Hoskin and Macve have suggested that the crucial discontinuity in accounting’s development over the last two centuries occurred with its use for disciplinary purposes at the Springfield Armory in the USA in the 1830s and 1840s. Questions the applicability of their thesis to Britain through an examination of the manuscript records of the Dowlais Iron Company. Determines that, at Dowlais, in the mid‐nineteenth century, the accounting system was used for administrative co‐ordination and managerial decision‐making purposes, but does not appear to have been used for purposes of labour discipline, even though this was a matter of concern. Suggests that the Dowlais management, through the use of other methods to counter indiscipline, was able to develop and utilize the accounting system in other ways; also suggests that accounting in Britain may have developed somewhat differently from that in the USA. Suggests that future research into the history of accounting needs to examine the possibility of separate development paths resulting from varying socio‐economic contexts in different countries.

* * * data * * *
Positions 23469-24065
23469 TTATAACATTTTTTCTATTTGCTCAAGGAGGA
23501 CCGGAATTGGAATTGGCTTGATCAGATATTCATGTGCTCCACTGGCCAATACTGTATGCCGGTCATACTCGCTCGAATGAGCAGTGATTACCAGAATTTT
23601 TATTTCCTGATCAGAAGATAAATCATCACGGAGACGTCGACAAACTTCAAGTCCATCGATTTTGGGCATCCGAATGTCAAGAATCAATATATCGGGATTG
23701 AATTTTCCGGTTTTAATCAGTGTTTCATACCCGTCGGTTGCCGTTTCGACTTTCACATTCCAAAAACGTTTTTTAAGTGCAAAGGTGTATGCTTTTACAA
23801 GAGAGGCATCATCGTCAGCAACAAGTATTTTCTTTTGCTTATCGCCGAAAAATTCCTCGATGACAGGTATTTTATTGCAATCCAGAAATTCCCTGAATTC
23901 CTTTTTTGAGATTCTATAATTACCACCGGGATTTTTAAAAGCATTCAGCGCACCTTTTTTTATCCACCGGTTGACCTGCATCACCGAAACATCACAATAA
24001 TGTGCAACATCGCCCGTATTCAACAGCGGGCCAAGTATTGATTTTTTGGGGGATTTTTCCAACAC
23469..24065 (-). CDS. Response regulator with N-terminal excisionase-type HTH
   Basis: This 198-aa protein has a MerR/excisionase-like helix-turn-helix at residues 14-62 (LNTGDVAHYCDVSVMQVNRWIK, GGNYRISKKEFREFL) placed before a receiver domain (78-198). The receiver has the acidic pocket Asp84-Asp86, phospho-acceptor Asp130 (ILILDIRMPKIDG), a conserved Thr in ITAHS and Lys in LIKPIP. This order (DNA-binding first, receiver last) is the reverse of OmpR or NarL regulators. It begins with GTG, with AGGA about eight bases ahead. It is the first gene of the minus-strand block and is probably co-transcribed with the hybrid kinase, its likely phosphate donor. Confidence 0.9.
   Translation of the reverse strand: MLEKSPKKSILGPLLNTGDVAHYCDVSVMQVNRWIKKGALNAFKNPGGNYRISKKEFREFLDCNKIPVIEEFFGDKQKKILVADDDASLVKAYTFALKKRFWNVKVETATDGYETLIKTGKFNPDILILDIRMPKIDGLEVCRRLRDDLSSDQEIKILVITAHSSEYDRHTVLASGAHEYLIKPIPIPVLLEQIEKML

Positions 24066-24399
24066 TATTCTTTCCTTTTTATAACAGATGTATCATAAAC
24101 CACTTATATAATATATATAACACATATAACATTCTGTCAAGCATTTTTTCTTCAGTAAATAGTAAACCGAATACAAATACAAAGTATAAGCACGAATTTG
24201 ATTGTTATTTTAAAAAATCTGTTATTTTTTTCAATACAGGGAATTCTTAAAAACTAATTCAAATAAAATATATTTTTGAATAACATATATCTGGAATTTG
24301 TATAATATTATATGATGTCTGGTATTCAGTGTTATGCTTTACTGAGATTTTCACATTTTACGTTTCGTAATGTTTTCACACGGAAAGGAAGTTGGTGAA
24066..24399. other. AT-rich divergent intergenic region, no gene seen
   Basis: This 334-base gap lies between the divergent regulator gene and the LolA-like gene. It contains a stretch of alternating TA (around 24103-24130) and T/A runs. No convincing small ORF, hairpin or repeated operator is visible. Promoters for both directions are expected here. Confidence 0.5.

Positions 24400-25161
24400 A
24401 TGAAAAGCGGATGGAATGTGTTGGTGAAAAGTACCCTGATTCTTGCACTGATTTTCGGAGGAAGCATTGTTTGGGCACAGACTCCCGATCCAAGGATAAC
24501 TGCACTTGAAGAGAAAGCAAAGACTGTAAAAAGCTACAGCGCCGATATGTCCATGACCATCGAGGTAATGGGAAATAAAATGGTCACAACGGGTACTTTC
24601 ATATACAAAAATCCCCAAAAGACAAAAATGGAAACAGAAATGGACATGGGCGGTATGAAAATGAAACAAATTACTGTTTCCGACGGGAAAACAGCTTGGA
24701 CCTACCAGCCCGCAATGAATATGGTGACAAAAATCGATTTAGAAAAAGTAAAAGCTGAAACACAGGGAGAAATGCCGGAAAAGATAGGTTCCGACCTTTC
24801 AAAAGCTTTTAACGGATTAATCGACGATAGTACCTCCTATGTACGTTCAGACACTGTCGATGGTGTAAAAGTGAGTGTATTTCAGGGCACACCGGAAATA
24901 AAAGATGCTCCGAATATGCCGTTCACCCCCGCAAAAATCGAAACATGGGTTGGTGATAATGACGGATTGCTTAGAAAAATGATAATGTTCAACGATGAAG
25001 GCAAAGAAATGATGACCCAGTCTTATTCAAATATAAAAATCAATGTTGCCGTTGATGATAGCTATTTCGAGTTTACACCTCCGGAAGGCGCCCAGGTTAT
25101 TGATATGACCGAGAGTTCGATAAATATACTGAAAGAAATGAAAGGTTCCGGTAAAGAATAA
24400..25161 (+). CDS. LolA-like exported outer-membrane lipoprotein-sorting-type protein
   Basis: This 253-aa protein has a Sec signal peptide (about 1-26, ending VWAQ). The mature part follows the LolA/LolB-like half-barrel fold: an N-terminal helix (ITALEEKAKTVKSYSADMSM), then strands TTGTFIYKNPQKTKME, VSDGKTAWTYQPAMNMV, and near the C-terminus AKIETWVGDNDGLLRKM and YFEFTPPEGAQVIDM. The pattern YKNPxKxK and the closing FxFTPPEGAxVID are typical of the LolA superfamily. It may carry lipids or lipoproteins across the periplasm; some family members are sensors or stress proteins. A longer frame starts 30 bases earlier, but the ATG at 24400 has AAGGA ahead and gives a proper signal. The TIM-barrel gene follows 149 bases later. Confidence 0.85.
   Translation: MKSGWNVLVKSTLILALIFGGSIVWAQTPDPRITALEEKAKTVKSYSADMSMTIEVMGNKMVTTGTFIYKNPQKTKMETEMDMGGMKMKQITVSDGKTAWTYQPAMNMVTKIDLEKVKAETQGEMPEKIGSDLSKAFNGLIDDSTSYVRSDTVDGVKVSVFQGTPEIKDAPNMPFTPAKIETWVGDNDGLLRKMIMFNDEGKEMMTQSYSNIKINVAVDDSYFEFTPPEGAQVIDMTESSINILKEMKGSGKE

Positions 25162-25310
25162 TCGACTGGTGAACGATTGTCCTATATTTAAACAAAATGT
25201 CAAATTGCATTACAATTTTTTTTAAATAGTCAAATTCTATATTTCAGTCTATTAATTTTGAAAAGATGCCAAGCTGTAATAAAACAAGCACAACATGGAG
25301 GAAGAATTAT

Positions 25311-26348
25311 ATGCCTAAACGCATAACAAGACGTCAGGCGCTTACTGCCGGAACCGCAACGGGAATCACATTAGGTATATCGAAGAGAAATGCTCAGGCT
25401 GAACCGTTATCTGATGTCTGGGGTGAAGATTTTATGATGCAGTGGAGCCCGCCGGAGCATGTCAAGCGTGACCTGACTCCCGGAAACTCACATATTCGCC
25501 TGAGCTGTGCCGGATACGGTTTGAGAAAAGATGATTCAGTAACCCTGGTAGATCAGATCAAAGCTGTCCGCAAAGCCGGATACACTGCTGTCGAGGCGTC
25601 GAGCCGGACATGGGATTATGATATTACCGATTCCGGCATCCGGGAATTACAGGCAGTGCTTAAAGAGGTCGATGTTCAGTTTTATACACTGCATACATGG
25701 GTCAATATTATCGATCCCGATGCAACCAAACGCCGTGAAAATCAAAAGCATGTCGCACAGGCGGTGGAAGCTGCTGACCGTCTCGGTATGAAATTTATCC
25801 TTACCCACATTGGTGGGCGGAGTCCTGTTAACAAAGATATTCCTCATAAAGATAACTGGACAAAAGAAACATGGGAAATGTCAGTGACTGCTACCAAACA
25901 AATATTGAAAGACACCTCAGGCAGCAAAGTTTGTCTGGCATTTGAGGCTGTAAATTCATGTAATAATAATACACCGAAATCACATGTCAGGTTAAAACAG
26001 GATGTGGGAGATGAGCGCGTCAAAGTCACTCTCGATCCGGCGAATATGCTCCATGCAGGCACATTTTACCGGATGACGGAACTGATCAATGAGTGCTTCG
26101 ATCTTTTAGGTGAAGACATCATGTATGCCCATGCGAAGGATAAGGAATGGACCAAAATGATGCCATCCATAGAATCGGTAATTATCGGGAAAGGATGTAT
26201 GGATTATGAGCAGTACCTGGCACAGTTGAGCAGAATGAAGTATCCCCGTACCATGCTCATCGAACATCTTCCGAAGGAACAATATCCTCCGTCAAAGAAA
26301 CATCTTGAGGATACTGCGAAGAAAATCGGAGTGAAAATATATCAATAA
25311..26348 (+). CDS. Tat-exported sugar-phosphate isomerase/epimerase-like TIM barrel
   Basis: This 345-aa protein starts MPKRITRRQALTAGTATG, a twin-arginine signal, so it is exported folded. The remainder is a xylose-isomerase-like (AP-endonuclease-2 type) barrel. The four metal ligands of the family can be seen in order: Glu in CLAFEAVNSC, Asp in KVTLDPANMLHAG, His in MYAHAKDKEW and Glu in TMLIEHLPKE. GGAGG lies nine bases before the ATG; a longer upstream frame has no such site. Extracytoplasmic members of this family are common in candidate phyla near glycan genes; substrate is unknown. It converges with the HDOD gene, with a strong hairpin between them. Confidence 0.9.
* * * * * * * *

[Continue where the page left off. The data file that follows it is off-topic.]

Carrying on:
Boyns, T. and Edwards, J.R. (1996), "The development of accounting in mid‐nineteenth century Britain: a non‐disciplinary view", Accounting, Auditing & Accountability Journal, Vol. 9 No. 3, pp. 40-60. https://doi.org/10.1108/09513579610121974Download as .RIS
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